Cameron vs the ‘Wild West’ web

Plans to restrict access to online music videos set a dangerous precedent.

Russell McCarthy

Topics Free Speech

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From October, online music videos accessed from the UK will be classified by the British Board of Film Classification (BBFC) in order to protect children from ‘graphic content’. UK prime minister David Cameron announced the pilot scheme in a speech to the ‘wellbeing’ lobby group, Relationships Alliance, last Monday. He claimed the classifications on websites like YouTube and Vevo were necessary because ‘helping families with children and parenting shouldn’t stop at childbirth… bringing up children in an internet age, you are endlessly worried about what they are going to find online. So we’ve taken a big stand on protecting our children.’ The move is part of the Conservative Party’s attempt to brand itself the ‘family-friendly’ party ahead of next year’s General Election.

In an interview with the BBC on the same day as the announcement, Cameron said ‘we can’t go on having the government making decisions like this which ignore the impact on the family’. He continued: ‘As for my own children, I am sure there are times when they have been disappointed because they haven’t been able to do something or see something. But that is part of what being a parent is about – being able to deploy the use of the word “No”.’ On this point, at least, Cameron is correct: it is the responsibility of parents to decide what their children see online. But as much as Cameron wants to dress up his plans to regulate the internet as ‘helping’ parents, he is in fact intruding on the exercise of parental authority, acting in loco parentis to decide what children can and can’t watch.

In the speech, Cameron also boasted about his government’s creepy new opt-out porn filter. The filter requires UK citizens to seek permission from their internet service provider before they look at anything saucy online. He said: ‘We’re making family-friendly filters the default setting for all new online customers, and we’re forcing existing customers to make an active choice about whether to install them.’ He neglected to mention the unpopularity of the policy, with only one-in-seven households opting to keep it. This one-seventh presumably made up of prudes, the internet-illiterate and those too embarrassed to call up to get it switched off. Seemingly oblivious to the inherent irony, he also stated the need to do away with ‘excessive bureaucracy’ that is interfering in family life.

Despite Cameron’s grandstanding about making a ‘big stand’, his plan is nothing of the sort. YouTube is already one of the most sanitised places on the internet. On an internet awash with hardcore pornography, images of dead Gazan children and videos of ISIS beheadings, YouTube is about the tamest thing going. Even from the perspective of a prig, the music-video problem is imagined. YouTube is almost devoid of edgy content because of its strict guidelines for users who upload videos, which ban everything from explicit sexual content to hate speech and videos of ‘someone getting hurt, attacked, or humiliated’. As for racy music videos, users wishing to see videos featuring partial nudity, like Robin Thicke’s ‘Blurred Lines’, are asked to sign in to confirm their age. There is, however, a lot of coarse language on YouTube, mostly in the form of amateur profanity-laden rants uploaded by YouTube users. But, under the new scheme, these will remain unclassified, further demonstrating the tokenism of the policy.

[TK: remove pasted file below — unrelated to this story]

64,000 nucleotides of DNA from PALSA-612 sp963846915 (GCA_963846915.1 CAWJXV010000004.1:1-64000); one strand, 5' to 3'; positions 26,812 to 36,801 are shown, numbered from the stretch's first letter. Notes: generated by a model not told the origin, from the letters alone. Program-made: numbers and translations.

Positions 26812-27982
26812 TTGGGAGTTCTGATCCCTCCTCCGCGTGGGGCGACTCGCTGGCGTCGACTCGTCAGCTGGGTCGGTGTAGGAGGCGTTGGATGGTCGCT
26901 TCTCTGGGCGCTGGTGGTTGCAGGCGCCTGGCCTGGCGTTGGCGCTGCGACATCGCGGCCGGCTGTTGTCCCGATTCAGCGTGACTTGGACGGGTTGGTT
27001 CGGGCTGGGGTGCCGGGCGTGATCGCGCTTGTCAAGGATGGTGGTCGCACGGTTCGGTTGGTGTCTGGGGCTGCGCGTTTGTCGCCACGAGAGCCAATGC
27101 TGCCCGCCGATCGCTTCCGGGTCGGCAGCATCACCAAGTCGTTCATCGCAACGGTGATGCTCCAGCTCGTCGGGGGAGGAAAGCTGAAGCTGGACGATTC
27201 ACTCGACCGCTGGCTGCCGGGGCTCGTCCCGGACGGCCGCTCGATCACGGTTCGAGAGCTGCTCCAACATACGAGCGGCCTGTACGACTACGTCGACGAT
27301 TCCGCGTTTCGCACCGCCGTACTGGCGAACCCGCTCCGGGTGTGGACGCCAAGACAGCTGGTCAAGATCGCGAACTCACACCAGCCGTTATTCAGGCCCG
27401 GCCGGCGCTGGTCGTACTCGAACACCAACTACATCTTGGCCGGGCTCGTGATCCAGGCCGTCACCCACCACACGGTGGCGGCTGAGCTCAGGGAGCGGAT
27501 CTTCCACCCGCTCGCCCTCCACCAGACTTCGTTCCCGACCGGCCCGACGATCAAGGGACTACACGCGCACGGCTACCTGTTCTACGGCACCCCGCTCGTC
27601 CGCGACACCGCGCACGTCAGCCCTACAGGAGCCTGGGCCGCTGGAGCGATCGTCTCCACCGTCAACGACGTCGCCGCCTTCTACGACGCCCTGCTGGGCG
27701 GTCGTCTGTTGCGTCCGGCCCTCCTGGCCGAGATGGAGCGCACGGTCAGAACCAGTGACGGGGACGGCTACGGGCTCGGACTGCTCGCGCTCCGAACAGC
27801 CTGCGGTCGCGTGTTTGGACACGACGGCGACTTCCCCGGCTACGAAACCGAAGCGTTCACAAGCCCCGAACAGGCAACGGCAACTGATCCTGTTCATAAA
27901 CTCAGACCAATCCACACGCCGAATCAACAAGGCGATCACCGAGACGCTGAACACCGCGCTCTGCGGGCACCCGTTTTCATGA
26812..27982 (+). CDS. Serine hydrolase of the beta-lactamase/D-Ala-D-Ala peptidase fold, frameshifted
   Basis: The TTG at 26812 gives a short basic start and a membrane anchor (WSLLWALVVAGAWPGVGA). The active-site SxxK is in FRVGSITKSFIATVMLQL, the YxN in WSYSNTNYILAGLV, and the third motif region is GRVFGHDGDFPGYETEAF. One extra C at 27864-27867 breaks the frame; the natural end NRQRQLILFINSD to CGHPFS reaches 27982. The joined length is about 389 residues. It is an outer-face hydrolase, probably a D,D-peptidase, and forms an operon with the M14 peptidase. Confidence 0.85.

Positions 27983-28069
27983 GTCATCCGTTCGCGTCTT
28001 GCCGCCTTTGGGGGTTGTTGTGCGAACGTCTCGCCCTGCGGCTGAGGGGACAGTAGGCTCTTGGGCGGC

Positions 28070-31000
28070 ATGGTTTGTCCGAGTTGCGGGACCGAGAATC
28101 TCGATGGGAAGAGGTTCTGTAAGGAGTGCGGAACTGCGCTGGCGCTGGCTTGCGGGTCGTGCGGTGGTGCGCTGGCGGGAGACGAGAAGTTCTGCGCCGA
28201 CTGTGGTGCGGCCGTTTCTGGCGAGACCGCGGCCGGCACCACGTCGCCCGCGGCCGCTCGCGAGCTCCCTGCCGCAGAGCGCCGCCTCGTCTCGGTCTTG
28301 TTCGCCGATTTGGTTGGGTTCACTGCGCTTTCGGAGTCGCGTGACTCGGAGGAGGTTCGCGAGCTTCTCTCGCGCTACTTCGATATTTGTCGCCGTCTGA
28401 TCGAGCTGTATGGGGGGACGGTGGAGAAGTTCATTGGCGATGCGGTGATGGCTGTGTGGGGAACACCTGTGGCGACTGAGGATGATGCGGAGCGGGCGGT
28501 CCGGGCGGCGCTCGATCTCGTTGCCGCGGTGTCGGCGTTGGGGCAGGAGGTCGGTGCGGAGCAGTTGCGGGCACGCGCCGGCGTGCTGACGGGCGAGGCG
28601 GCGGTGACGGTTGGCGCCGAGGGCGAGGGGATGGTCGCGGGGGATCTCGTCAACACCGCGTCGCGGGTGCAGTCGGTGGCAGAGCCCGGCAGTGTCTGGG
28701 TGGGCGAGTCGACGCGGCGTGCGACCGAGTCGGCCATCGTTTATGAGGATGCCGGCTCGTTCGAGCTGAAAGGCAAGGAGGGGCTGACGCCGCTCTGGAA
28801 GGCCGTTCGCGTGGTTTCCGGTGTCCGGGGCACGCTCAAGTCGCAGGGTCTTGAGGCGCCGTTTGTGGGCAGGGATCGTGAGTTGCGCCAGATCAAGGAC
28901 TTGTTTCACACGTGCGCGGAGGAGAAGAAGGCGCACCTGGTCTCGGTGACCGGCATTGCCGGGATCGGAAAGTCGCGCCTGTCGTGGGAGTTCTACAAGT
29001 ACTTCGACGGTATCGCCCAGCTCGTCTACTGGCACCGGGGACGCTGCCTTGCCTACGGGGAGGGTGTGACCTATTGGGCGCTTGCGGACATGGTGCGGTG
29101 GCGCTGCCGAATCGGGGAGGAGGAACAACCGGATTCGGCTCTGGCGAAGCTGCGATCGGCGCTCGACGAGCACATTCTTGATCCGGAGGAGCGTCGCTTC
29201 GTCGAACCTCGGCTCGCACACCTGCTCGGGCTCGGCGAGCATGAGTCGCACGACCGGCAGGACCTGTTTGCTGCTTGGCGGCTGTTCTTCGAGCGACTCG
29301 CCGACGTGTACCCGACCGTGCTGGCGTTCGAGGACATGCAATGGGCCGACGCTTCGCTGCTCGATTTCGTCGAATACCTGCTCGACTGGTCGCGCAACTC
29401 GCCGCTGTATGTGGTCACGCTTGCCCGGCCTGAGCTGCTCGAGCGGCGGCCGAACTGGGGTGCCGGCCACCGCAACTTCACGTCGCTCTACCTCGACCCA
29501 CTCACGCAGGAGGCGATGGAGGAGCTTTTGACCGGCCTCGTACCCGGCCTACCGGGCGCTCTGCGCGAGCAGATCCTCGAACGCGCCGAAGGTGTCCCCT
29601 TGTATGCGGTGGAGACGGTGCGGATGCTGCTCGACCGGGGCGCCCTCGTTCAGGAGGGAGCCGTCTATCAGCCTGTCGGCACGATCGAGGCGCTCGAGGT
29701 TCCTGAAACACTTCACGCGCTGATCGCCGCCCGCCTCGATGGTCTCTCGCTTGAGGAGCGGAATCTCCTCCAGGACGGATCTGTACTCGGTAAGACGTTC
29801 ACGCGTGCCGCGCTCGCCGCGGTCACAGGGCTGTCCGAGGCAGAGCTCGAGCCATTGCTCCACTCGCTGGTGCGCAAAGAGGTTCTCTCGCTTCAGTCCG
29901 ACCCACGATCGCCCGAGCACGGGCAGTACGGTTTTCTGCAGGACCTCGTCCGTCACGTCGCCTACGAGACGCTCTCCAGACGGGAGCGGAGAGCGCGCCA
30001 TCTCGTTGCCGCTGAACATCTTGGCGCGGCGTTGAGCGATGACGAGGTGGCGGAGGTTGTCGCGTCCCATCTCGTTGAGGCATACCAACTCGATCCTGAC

As pathetic as this most recent move is, it can be seen as a softening up for more regulation in the future. As Cameron told the Relationship Alliance: ‘We shouldn’t cede the internet as some sort of lawless space where the normal rules of life shouldn’t apply.’ Of course, this vision of the internet as the Wild West is a fantasy. In the UK, everything that goes on online is done under the watchful eye of the state, with a police spokesman revealing last month that coppers are spending more than half of their time investigating online incidents.

Despite the tokenism of the policy, it may well have immediate consequences for artistic expression. As has been well documented by filmmakers like Ken Loach, film studios routinely cut films on the advice of the BBFC (formerly the British Board of Film Censorship) to attain a lower age certificate for their films. This means the versions of films we see at the cinema have often been bowdlerised to please the censors. Music videos are perhaps the most widely consumed form of video art, and, as they have migrated online, music-video directors have been given more freedom to realise a sometimes controversial vision. They will undoubtedly suffer, as feature filmmakers have, from now being beholden to a regulatory body. While YouTube already monitors its own content, videos too edgy for it can easily be found on other sites. But, if this ‘pilot scheme’ is deemed a success, music-video classification will likely be rolled out to other parts of the internet and eventually be given statutory backing. The idea of rating online music videos, on a website that already rates music videos, reflects Cameron’s pernicious and cavalier approach to regulating content online. Age ratings and porn filters may only be the beginning.

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Topics Free Speech


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